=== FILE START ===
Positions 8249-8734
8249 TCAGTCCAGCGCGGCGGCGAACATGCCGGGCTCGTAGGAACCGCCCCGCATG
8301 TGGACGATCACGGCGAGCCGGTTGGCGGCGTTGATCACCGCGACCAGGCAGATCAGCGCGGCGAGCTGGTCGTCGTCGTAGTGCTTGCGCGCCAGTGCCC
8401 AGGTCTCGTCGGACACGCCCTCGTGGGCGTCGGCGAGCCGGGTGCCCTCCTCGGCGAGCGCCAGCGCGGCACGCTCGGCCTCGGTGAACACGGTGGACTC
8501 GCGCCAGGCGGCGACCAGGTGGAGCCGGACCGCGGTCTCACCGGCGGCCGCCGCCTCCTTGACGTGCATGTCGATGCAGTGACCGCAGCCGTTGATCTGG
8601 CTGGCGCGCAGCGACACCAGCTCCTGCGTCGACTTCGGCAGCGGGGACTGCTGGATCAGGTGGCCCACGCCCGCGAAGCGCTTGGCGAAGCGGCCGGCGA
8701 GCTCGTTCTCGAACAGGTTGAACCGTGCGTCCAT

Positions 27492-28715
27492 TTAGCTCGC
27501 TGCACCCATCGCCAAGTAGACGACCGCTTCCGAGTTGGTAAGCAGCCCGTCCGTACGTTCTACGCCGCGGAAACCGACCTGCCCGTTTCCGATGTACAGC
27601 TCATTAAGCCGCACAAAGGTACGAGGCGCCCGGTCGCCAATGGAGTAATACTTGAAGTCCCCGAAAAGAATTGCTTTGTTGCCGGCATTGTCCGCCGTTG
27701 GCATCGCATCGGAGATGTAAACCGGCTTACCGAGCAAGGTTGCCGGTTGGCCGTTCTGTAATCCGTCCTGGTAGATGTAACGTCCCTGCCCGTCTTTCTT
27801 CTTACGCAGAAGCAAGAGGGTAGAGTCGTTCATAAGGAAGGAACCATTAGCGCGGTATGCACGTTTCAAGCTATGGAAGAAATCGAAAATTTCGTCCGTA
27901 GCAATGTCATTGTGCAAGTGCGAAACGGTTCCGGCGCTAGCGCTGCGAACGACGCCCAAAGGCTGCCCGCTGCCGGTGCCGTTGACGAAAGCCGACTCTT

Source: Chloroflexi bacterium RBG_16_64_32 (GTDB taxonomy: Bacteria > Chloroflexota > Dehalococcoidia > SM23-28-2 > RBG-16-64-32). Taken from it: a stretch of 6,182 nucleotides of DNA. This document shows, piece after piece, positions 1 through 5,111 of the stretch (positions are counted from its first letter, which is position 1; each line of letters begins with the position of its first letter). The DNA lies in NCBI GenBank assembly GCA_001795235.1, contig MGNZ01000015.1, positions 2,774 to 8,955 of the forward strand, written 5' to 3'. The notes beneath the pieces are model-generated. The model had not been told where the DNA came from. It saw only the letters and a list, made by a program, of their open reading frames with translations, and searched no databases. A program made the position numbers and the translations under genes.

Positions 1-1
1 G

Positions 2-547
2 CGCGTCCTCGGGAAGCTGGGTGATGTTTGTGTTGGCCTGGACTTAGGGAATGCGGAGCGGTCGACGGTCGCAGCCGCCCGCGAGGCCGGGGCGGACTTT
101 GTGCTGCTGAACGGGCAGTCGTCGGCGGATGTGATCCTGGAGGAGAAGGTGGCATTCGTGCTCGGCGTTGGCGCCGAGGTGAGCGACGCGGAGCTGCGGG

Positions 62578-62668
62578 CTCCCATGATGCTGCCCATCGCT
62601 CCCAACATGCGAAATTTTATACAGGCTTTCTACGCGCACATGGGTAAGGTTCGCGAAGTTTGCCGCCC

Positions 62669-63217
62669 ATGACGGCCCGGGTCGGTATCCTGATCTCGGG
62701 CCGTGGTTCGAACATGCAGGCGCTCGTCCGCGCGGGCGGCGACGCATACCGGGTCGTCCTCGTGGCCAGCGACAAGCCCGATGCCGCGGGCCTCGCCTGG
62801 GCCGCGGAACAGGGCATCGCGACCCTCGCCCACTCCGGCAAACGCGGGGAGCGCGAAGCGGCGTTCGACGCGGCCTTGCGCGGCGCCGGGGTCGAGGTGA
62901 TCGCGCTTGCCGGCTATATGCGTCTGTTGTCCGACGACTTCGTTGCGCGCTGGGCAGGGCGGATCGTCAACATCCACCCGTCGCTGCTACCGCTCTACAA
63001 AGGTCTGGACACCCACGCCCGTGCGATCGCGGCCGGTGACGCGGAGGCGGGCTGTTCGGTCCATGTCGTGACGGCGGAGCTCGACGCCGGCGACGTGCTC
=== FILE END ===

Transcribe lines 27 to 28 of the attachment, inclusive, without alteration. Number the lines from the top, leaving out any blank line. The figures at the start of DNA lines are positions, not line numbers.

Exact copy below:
62801 GCCGCGGAACAGGGCATCGCGACCCTCGCCCACTCCGGCAAACGCGGGGAGCGCGAAGCGGCGTTCGACGCGGCCTTGCGCGGCGCCGGGGTCGAGGTGA
62901 TCGCGCTTGCCGGCTATATGCGTCTGTTGTCCGACGACTTCGTTGCGCGCTGGGCAGGGCGGATCGTCAACATCCACCCGTCGCTGCTACCGCTCTACAA